Nanette Wraith comes to the Fellows Program from her role as Head of Crops and Aromatic Collection at Keyneston Mill in Dorset, UK. Keyneston Mill is the home of Parterre Fragrances, a privately owned and newly created estate that grows perfume ingredients. During her three years at Keyneston Mill, Wraith established the horticulture team, designed and orchestrated the creation of the botanic gardens, and managed crop production. Prior to that, she worked for The Royal Horticultural Society, Wisley, as part of the Edibles Team. Additionally, she worked for the National Trust at Nymans in Sussex, and at the historic London garden of the Inner Temple, learning about successional planting and creative border design.
Sadie Barber is on sabbatical from the Royal Botanic Garden in Edinburgh, Scotland, where she worked in the Horticulture Division since 2006. Her role as senior horticulturist includes the curation of a large Gesneriaceae collection, leading to species discovery, taxonomic revisions, and answering questions on evolutionary development. As part of the “Floristic Diversity of Indonesia” team, Sadie participated in expeditions to Sumatra and West Papua, and was an expedition leader for fieldwork in Sulawesi. These expeditions succeeded in building strong partnerships in Indonesia, bringing unique living collections to cultivation and discovering species new to science. Recently, Sadie led a cross-divisional team to deliver a hugely successful titan arum (Amorphophallus titanum) flowering event at the Royal Botanic Garden Edinburgh. The flowering was a first for Scotland and attracted 20,000 visitors to the Garden. Sadie holds a Bachelor of Arts with Honors degree in Photography, Film, and Television from Napier University, a Higher National Diploma in Horticulture with Plantsmanship from the University of Glasgow, as well as Certificates in Field Botany and Media Communications. She is interested in how public gardens can work together to engage audiences in an effort to address “plant blindness.” Sadie intends to eventually sit as an Executive Director of a public garden where she can collaborate with those in research, public engagement, and education to help study and conserve the increasingly threatened flora of the world.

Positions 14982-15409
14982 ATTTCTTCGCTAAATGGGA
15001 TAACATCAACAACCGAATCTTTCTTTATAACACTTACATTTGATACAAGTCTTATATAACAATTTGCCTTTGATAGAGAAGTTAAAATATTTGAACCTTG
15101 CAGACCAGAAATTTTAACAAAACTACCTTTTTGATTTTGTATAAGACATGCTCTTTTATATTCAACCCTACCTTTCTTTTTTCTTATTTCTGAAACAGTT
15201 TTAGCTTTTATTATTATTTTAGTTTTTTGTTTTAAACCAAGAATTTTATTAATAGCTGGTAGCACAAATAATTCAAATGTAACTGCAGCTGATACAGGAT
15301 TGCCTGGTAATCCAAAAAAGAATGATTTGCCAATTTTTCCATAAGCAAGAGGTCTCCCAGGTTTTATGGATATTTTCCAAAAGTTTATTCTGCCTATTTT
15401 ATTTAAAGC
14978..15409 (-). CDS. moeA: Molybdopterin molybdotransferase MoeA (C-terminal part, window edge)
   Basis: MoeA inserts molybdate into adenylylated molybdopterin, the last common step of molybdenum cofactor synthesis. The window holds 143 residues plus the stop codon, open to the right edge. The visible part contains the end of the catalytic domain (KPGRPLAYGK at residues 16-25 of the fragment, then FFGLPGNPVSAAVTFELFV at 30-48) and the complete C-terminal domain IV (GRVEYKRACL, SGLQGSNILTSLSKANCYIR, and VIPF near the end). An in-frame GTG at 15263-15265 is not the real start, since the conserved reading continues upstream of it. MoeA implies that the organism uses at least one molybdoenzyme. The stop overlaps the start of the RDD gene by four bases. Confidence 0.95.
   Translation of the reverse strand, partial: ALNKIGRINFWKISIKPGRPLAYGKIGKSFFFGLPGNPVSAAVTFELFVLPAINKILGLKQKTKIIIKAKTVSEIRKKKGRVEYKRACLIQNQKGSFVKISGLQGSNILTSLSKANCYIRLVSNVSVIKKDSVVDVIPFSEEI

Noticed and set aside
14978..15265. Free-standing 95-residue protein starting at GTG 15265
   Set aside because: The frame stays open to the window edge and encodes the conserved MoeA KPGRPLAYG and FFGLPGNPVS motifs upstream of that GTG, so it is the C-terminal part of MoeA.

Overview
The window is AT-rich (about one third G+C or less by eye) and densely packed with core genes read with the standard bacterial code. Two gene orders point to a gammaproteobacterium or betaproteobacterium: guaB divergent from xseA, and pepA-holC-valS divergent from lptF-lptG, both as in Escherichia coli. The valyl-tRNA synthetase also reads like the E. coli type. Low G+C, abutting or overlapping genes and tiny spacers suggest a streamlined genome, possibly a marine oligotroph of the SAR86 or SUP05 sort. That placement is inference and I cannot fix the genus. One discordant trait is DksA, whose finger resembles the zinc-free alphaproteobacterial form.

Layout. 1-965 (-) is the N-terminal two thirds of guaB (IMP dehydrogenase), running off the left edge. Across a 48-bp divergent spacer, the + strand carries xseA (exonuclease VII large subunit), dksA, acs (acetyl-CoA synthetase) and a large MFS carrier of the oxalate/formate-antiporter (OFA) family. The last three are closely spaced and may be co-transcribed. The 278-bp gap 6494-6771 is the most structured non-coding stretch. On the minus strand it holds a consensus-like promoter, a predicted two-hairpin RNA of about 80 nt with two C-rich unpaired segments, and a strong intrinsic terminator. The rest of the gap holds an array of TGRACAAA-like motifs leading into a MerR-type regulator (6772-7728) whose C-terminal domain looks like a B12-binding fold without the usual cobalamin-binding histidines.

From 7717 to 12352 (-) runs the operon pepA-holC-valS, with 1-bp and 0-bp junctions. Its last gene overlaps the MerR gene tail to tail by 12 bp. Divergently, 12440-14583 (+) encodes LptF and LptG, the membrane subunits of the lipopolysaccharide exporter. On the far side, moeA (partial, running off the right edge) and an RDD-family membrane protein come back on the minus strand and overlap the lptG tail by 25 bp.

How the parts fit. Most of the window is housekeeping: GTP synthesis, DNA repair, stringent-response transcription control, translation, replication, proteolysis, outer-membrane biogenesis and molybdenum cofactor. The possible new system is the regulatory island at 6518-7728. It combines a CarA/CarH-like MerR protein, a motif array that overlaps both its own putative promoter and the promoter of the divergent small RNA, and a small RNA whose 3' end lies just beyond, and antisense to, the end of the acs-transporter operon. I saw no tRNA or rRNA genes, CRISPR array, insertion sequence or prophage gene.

Eleanor Gould arrived at Longwood having served as Curator of Gardens at Thomas Jefferson’s Monticello in Charlottesville, Virginia. Prior to that role, she was assistant gardener in Monticello's fruit, flower and vegetable gardens. Her most recent work includes maintenance, management, interpretation and documentation of the historic gardens. She also served on the program committee for the annual Heritage Harvest Festival. She has worked to expand the Jefferson-documented plant collection at Monticello and shared her daily photographs of the garden on social networks. She attended the University of Virginia and graduated with a masters degree in Landscape Architecture in 2010. Eleanor intends to maintain the spirit of a “young gardener” throughout her career while continuing to advance into a senior position within public horticulture.